Australia's strategic environment changed a week ago, even if much of our media did not notice. Last weekend, a Chinese taskforce of three warships steamed south through the Sunda Strait to conduct combat simulations and other exercises in the Indian Ocean, somewhere between Indonesia and Christmas Island.

The vessels, two destroyers and an advanced 20,000-ton amphibious ship capable of carrying some hundreds of marines (pictured), then skirted the southern edge of Java before heading north through the Lombok and Makassar Straits and into the Pacific.

This is the first substantial Chinese military exercise in the eastern part of the Indian Ocean and in Australia's maritime approaches. It seems also to be the first time a Chinese taskforce has transited the Sunda and Lombok straits as alternatives to the Malacca Strait.

With this decidedly Indo-Pacific foray, China is sending many signals, deliberately or not. One is about its ability and ambition to project force through and beyond the South China Sea. Another is its wish to be seen to be interested in protecting its commercial sea lanes into the Indian Ocean. A third is that the People's Liberation Army-Navy will go where it wants when it wants, without necessarily consulting or forewarning local powers.

A fourth is that the islands of East Asia are not a meaningful 'chain' to constrain China's military reach. In that sense, this exercise should be seen alongside a larger activity in the western Pacific last October.

To be clear, there was nothing illegal or fundamentally hostile about what the Chinese navy has just demonstrated. A greater Chinese security role in the Indian Ocean is inevitable and at one level a corollary of China's economic interests.

Even so, this recent episode is bound to raise questions in national security establishments across the region, including in India and Indonesia as well as in Australia. I will have more to say about that next week in a joint opinion article with prominent Indian strategist Raja Mohan (a Lowy Institute nonresident fellow and incidentally my co-chair in a major Australia-India dialogue that kept us busy this week).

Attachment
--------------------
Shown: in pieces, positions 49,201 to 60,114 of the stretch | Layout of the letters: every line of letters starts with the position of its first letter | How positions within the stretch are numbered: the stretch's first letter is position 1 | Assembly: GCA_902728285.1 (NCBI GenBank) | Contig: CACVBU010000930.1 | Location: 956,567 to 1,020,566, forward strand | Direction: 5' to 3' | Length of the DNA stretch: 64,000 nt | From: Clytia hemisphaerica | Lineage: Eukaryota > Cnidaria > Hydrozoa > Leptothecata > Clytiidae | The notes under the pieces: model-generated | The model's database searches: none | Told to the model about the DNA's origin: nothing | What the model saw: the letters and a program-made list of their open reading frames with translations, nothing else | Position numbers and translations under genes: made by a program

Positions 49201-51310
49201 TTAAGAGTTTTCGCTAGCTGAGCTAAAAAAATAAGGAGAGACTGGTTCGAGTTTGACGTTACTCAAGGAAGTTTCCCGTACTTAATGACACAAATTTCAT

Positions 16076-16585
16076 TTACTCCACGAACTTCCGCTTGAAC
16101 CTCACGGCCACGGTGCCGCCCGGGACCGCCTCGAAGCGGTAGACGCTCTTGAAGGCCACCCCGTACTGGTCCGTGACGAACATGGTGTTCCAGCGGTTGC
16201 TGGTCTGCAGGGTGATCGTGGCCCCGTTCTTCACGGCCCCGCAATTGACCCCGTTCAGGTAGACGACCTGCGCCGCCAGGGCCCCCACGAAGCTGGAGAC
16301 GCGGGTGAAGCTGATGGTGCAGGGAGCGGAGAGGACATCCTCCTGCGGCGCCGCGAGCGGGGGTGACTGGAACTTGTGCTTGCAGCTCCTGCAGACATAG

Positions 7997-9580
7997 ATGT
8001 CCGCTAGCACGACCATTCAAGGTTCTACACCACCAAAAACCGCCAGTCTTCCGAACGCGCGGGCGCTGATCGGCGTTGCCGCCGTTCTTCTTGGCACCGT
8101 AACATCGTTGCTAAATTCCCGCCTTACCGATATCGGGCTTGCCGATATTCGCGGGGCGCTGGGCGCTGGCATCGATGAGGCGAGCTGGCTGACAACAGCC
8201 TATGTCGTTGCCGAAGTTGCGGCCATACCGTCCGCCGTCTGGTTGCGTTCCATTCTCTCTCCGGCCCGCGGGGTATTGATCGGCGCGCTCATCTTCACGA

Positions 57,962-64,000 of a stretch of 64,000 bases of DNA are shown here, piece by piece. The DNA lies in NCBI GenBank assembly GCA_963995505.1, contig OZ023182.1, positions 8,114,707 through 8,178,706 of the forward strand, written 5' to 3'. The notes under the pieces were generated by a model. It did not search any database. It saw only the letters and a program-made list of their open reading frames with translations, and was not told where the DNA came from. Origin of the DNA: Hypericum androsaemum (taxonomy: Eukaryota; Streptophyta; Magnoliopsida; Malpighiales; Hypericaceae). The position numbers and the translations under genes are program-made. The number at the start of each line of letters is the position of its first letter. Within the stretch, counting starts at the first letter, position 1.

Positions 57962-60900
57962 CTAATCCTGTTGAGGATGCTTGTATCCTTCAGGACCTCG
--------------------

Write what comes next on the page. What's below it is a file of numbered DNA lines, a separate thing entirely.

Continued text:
Although the Chinese navy may have surprised us all with the precise timing and nature of its Indo-Pacific venture, nobody can accuse Beijing of a lack of transparency in its public reporting during the event.

Indeed, the coverage of the exercise in the Chinese media and on social media is a textbook case for intelligence analysts and policymakers in how so-called 'open sources' can provide early warning of change in the strategic environment – earlier, I suspect, than much of the secret stuff.

I first learned of the exercise six days ago, with help from a friend who makes a habit of monitoring Chinese-language press, the magic of Google translate, as well as a tweet from American China expert Taylor Fravel. Within another day or two, Chinese state television was proudly reporting, in English and in some technical detail, about the Indian Ocean drill. These and other Chinese reports were more than enough to piece together a clear sense of the route and activities of the three ships, as well as the historic nature of their voyage.

Yet days passed before much of this made it into the international English-language media, and I am yet to see serious news coverage in Australia (the Hindu's excellent China correspondent was a little quicker off the mark).

The precise strategic implications of the Chinese navy's newly-demonstrated ability to operate in Australia's northern approaches are open to debate. Neither China nor Australia wants a confrontational relationship. The idea that China might pose a direct military threat to Australia remains far from mainstream in our strategic debate. Australia has rightly sought to engage China as a security partner in recent years, for instance in disaster-relief exercises.

Even so, it is a safe bet that the voyage of the three Chinese warships Changbaishan, Wuhan and Haikou will prove far more consequential to Australia's strategic future than any number of those certain other vessels in the waters off Indonesia that have so dominated our media and political attention of late.

Photo courtesy of Sinodefence Forum.